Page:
Last week, I went to a funeral in Philadelphia. The whole drive was treacherous. It rained the entire way from Northern Virginia to Pennsylvania (and back). Hard. After the funeral, we drove to the West Laurel Hill Cemetery (burial site of Frederick Winslow Taylor, Richard Binder, Edward Julius Berwind, John Thompson Dorrance, Herman Haupt, Joseph E. Widener, Joseph N. Pew, Jr., and Louis J. Magill).
I was a bit confused about how we were proceeding from the church to the cemetery, so I ended up at the very end of the funeral procession. As soon as it began, I was appalled. Someone tried to cut off the car in front of me as it was leaving the church parking lot. I mean, really? They had waited for 20 other cars but then didn't want to let the last two go? How does that make sense?
Every single intersection was full of anxiety as Philadelphia drivers cut into the procession, honked at us for driving through a red light, or generally didn't know how to handle life in case of a funeral. By the time we arrived at the burial plot, I was a bundle of nerves.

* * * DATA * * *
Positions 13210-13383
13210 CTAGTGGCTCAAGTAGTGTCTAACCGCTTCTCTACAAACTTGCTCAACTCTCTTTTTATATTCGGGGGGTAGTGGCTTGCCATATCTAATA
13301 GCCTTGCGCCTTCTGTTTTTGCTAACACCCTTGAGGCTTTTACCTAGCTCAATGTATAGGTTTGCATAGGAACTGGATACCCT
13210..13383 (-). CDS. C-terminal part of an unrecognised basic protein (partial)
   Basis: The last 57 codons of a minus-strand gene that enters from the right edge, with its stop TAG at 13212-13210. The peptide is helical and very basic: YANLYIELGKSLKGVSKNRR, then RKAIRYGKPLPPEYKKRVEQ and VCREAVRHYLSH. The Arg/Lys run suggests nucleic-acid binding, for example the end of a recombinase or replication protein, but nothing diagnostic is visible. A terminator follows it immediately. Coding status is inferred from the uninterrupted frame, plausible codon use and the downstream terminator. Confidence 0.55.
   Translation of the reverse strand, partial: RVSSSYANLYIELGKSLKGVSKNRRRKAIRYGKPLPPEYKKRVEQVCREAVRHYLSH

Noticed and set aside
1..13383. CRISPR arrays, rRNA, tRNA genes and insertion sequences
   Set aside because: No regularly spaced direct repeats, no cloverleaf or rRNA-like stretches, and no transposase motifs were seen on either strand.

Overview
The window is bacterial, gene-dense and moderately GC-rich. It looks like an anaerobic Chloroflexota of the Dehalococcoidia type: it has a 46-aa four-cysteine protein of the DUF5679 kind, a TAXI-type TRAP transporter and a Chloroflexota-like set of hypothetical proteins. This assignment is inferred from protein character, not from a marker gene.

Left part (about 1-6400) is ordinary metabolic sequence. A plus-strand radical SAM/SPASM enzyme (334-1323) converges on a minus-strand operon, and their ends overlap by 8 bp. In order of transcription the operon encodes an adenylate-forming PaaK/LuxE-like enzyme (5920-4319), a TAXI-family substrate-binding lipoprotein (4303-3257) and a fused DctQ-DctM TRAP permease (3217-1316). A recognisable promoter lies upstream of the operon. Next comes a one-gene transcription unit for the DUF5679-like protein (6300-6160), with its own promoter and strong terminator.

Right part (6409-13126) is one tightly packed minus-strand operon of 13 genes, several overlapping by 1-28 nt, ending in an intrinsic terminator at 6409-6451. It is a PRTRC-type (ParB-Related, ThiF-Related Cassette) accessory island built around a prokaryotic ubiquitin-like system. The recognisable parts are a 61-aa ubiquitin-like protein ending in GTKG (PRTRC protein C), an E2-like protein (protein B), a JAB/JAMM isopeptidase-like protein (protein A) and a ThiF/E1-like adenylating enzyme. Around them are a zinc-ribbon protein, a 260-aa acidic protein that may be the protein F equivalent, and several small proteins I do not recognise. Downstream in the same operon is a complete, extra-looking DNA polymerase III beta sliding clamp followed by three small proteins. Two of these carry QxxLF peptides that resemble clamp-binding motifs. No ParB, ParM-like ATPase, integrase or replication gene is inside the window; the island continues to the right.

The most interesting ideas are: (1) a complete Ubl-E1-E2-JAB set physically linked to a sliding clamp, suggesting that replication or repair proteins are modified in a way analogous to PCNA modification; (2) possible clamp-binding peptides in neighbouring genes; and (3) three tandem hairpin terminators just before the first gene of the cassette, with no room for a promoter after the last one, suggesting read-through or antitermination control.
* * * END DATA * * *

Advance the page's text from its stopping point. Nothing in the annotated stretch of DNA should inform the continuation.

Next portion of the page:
Today, the Washington Post has a story headlined "Respect for the dead wanes when funeral processions hit insane Washington traffic." We learn that two people have been killed and 23 injured this year in funeral processions. I think they include that stat to make you think things are bad, but it's actually a remarkably low number given what I saw last Tuesday.
But the metric shouldn't really be about deaths or injuries, but rather simple respect. We are a people who view our lives as so important that we can't wait 30 seconds for a funeral procession to pass.
I've noticed the same problem in Washington, D.C., with emergency vehicles. It is almost unfathomable to me, but people here don't get out of the way for ambulances and fire trucks.
In any case, while I would hope stories such as this would cause people to reflect on their behavior, I think the more standard American response was well put by the commenter to the Washington Post story:
Yes, why not end the practice of funeral processions? What did the dead ever do for us anyway? Is there a better encapsulation of the spirit of the age?
Cemetery image via Shutterstock.